"Further although the ICIG's preliminary reviewed identified some indicia of bias of an arguable political bias on the part of the complainant in favor of a rival political candidate, such evidence did not change my determination that the complaint relating to the urgent concern 'appears credible' particularly given the other information the ICIG obtained during its preliminary review," Atkinson wrote.

“At first when things started, it seemed like everyone agreed they’d want to hear from the whistleblower, including Manager Schiff,” said Philbin. “What changed? At first manager Schiff said we should hear the unfiltered testimony from the whistleblower, but then he changed his mind.”

Philbin then played video of an interview Schiff did with MSNBC in which he said that they had not spoken directly with the whistleblower. 

“It turns out, that that statement was not truthful,” Philbin said. "His staff had spoken with the whistleblower before the person filed the complaint. ... After that point, it became critical to shut down any inquiry into the whistleblower.”

Schiff explained in his closing arguments Friday night, however, that while he initially wanted the whistleblower to come testify, that was at the time in which the only evidence lawmakers had was the person’s complaint. But then they heard from a first panel of witnesses, he said, and Trump and his allies began threatening the whistleblower, whose life, according to Schiff, was at risk. At that point, Democrats wanted to ensure that the person’s identity was protected.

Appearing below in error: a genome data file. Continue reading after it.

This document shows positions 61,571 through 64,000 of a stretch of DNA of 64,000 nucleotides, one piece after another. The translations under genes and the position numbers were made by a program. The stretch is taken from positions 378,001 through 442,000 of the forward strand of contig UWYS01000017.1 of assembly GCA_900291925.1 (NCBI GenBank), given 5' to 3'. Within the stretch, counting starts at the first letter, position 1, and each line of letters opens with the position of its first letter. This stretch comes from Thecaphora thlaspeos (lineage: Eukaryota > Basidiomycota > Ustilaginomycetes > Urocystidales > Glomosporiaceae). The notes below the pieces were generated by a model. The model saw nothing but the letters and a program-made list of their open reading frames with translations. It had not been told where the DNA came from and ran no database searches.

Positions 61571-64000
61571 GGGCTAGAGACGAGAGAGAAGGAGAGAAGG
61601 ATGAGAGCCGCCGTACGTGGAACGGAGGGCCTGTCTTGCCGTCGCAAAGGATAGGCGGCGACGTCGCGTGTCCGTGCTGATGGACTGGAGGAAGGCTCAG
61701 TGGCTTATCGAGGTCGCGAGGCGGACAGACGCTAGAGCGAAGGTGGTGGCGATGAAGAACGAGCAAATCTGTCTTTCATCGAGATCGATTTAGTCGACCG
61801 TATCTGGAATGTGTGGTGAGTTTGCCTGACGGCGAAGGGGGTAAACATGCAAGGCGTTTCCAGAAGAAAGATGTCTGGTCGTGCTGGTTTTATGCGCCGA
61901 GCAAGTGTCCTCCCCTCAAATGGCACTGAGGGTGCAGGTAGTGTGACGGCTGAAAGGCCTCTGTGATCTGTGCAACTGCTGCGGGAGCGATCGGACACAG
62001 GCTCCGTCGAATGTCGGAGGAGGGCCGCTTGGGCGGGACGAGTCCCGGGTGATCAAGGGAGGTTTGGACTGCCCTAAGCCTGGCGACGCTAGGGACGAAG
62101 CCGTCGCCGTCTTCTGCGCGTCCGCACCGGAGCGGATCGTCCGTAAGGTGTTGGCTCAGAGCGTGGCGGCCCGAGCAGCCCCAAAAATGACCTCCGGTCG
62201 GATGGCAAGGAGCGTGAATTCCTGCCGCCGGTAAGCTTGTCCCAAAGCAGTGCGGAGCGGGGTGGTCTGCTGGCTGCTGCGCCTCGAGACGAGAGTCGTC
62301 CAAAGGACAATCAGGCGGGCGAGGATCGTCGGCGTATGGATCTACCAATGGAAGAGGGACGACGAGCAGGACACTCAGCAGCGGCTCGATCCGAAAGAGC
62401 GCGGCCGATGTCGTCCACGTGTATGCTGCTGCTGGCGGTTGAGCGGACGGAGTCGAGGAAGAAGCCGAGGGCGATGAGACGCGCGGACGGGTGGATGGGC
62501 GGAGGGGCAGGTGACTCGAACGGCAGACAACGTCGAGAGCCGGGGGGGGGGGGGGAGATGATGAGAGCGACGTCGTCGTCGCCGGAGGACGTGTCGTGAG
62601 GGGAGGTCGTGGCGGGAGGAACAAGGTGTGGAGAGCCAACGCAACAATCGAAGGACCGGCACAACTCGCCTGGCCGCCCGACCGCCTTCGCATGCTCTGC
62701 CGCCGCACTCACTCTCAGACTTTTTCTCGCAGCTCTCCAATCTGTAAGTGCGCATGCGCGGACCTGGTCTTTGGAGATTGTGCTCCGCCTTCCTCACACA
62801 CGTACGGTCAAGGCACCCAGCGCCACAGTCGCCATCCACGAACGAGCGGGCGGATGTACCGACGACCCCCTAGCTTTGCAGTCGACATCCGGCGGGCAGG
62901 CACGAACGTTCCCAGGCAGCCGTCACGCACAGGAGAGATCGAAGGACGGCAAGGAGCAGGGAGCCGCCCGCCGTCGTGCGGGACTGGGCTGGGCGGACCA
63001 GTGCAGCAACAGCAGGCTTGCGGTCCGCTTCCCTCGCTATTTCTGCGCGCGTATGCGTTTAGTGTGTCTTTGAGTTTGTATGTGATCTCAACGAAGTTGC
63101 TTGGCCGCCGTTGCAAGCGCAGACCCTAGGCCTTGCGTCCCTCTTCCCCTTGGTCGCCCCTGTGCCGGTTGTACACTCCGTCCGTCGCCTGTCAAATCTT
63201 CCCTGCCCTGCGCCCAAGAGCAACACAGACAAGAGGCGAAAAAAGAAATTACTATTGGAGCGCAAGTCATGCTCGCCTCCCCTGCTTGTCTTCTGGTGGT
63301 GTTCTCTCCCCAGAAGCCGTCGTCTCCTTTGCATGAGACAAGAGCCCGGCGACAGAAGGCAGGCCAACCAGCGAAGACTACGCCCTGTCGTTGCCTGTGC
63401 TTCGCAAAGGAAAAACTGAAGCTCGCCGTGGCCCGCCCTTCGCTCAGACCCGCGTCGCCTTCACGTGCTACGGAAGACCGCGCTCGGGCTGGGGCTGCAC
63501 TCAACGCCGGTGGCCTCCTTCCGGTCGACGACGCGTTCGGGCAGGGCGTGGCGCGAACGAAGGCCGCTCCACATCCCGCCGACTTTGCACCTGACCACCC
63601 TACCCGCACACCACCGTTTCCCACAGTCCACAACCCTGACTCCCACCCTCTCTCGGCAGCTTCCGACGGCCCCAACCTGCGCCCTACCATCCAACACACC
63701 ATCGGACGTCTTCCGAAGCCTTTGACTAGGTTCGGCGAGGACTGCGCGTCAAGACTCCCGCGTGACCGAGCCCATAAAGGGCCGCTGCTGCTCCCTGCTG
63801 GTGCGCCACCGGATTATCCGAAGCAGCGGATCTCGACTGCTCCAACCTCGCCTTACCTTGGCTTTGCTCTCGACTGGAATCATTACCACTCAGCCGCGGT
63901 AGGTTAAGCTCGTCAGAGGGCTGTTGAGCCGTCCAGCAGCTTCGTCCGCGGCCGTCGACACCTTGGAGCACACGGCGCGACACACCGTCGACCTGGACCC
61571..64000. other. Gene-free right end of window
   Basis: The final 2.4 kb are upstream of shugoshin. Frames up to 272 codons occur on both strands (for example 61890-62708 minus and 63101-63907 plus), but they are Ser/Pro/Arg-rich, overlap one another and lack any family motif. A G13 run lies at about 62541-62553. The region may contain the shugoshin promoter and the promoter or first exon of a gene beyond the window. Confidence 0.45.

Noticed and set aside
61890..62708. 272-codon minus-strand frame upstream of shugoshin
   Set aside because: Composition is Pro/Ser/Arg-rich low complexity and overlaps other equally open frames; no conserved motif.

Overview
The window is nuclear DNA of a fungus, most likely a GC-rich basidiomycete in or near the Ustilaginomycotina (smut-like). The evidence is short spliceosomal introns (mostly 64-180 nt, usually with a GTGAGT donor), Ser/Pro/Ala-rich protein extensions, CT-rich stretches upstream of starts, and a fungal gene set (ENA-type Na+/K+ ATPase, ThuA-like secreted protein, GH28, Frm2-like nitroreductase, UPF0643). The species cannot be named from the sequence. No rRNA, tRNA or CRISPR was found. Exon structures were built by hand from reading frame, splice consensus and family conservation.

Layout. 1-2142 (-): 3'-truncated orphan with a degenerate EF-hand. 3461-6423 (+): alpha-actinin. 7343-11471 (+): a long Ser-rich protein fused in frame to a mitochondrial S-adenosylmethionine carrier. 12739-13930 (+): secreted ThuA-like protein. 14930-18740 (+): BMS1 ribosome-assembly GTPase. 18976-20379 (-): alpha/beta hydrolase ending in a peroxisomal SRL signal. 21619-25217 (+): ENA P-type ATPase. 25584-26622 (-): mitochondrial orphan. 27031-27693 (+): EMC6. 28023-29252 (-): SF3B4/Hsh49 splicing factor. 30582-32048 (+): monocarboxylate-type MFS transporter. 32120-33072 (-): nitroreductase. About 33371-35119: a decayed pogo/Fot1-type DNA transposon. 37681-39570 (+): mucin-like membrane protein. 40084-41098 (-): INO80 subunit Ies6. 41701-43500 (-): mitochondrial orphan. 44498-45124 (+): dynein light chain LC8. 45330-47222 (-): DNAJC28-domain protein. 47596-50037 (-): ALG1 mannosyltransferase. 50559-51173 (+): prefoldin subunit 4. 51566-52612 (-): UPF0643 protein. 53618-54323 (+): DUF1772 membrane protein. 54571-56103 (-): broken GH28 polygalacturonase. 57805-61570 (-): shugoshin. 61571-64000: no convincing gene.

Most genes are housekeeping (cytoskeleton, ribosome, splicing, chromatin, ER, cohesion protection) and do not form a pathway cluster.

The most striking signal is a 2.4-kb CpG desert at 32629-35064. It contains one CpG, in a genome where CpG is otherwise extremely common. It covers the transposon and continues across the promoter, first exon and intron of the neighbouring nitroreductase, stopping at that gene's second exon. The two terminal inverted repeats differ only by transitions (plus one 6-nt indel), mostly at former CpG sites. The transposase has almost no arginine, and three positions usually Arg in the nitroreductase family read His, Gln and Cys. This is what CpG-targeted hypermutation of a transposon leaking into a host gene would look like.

Senate gavels out after a short opening day for Trump's defense

President Donald Trump's attorneys ended Saturday's argument after just a couple of hours, about an hour shy of what was expected. 

Majority Leader Mitch McConnell moved to adjourn until 1 p.m. Monday, which is expected to be a longer day of the defense presenting much more of their arguments.

GOP senators seem more engaged Saturday

Perhaps it’s the prospect of a shorter day, or perhaps its hearing arguments they’re more inclined to agree with, but Republican senators are much more alert and attentive in the chamber today. 

During the end of deputy White House counsel Purpura’s presentation and the start of Jay Sekulow’s, all seats in the chamber were full. Several Republicans laughed approvingly at the supercut of Amb. Sondland's various assumptions and presumptions. Tim Scott laughed loudly.